Making it easier to get preventive care is a central tenet of the Affordable Care Act. And access to birth control is critical to the health and well-being of women and their families.

That’s why it’s so disappointing that recent research shows insurance companies in Maine and 14 other states are flouting a federal mandate that they provide free contraceptive coverage. Women aren’t getting the services they’re entitled to – and they won’t until consumers and consumer advocates are taken seriously and insurers are pressed for greater compliance and transparency.

The benefits of birth control are many: It offers women greater opportunities to get an education, participate in the workforce and raise happy, healthy, financially stable families.

But for many women, expense is a major barrier to using contraception. The most popular form of birth control – the pill – costs uninsured women $100 a month. The method with the lowest failure rate – the intrauterine device – has a lifespan of up to 10 years, but its out-of-pocket up-front cost is a steep $1,000.

Insurers are supposed to provide no-cost coverage of all 20 forms of birth control approved by the Food and Drug Administration. In a survey of over 100 insurers in 15 states, however, the National Women’s Law Center learned that this mandate hasn’t been carried out.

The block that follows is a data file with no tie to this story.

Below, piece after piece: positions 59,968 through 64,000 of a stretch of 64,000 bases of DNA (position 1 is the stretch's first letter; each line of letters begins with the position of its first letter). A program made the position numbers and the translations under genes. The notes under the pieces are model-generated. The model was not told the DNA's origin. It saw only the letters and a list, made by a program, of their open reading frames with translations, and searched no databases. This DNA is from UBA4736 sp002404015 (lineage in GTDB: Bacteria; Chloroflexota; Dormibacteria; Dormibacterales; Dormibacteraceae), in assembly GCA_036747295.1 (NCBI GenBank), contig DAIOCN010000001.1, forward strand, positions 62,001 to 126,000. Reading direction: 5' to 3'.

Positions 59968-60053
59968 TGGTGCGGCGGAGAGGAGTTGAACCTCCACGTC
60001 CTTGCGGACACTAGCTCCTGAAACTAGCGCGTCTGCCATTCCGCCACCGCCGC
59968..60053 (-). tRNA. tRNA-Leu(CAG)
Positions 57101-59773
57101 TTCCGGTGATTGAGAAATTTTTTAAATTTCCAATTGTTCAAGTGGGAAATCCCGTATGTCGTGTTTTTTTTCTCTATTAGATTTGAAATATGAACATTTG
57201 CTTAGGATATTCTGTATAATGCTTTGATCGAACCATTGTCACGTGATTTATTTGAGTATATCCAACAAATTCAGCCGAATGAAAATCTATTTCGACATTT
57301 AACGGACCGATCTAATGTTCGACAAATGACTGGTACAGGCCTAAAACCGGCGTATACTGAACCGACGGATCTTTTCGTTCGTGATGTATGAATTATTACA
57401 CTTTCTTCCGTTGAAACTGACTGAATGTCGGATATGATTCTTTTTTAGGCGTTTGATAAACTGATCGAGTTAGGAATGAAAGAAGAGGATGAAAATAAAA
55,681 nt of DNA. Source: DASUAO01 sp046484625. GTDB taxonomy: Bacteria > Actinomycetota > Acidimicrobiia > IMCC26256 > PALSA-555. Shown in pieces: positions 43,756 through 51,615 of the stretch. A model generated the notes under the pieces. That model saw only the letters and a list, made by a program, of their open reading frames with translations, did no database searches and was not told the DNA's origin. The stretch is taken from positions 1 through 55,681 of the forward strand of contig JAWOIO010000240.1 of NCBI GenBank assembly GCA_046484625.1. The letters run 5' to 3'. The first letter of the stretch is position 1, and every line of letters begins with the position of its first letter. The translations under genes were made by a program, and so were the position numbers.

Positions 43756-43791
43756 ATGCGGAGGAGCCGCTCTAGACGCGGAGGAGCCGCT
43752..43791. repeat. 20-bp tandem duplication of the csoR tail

In Maine, for example, Anthem Blue Cross and Blue Shield (the state’s largest insurer) doesn’t cover emergency contraception, even though the ACA requires insurers to cover over-the-counter methods at no cost if they’ve been prescribed by a doctor. Without a prescription, the cost of the so-called “morning-after pill” ranges from an average of $41 for the generic version to $48 for the brand-name product – a significant expense for many women.

In other states, insurers are covering only generic contraception, or they’re charging co-pays for methods other than the pill, like the IUD or the patch.

Women have been advised that in order to avoid out-of-pocket costs, they should use a type of contraception other than the one they’ve been prescribed. But not every method works for every woman – research suggests, for instance, that smokers over 35 should avoid taking the pill.

Women are left with several choices, each unpalatable: Pay out of pocket for the method that’s most suitable for them; use the method that their insurer covers, despite its drawbacks; or forgo contraception altogether.

Reports that women have had a hard time accessing contraception have drawn a lot of high-level attention; through a spokeswoman, the head of the federal Department of Health and Human Services has vowed to clarify guidelines for state insurance regulators.

But that alone won’t solve the problem: States should closely review the details of insurance plans and make sure that insurers correct violations. Insurers should make it clear to the public what services they do and do not cover.

Women should educate themselves about their rights and work with advocacy groups like Consumers for Affordable Health Care to hold insurance companies accountable. The greater the involvement of all stakeholders, the better the chance that women will receive the care they need and deserve.

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